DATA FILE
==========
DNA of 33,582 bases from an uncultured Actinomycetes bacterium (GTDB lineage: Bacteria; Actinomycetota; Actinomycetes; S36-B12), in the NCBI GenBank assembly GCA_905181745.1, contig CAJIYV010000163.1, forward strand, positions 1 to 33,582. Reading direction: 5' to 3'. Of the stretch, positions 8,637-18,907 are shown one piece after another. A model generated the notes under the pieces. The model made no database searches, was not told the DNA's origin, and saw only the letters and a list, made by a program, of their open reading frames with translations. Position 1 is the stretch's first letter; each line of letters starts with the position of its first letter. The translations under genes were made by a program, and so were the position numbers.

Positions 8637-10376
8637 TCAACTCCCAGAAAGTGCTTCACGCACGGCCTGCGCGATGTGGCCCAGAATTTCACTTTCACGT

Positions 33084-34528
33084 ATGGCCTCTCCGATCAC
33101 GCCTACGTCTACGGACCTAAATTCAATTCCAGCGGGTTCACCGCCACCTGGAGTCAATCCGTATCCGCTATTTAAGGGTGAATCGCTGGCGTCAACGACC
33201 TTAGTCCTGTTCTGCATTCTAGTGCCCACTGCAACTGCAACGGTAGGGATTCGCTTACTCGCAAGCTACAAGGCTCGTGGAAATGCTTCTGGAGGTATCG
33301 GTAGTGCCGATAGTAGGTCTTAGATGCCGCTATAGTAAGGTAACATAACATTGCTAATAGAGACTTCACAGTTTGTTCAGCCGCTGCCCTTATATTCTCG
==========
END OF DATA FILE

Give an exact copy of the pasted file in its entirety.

DNA of 33,582 bases from an uncultured Actinomycetes bacterium (GTDB lineage: Bacteria; Actinomycetota; Actinomycetes; S36-B12), in the NCBI GenBank assembly GCA_905181745.1, contig CAJIYV010000163.1, forward strand, positions 1 to 33,582. Reading direction: 5' to 3'. Of the stretch, positions 8,637-18,907 are shown one piece after another. A model generated the notes under the pieces. The model made no database searches, was not told the DNA's origin, and saw only the letters and a list, made by a program, of their open reading frames with translations. Position 1 is the stretch's first letter; each line of letters starts with the position of its first letter. The translations under genes were made by a program, and so were the position numbers.

Positions 8637-10376
8637 TCAACTCCCAGAAAGTGCTTCACGCACGGCCTGCGCGATGTGGCCCAGAATTTCACTTTCACGT

Positions 33084-34528
33084 ATGGCCTCTCCGATCAC
33101 GCCTACGTCTACGGACCTAAATTCAATTCCAGCGGGTTCACCGCCACCTGGAGTCAATCCGTATCCGCTATTTAAGGGTGAATCGCTGGCGTCAACGACC
33201 TTAGTCCTGTTCTGCATTCTAGTGCCCACTGCAACTGCAACGGTAGGGATTCGCTTACTCGCAAGCTACAAGGCTCGTGGAAATGCTTCTGGAGGTATCG
33301 GTAGTGCCGATAGTAGGTCTTAGATGCCGCTATAGTAAGGTAACATAACATTGCTAATAGAGACTTCACAGTTTGTTCAGCCGCTGCCCTTATATTCTCG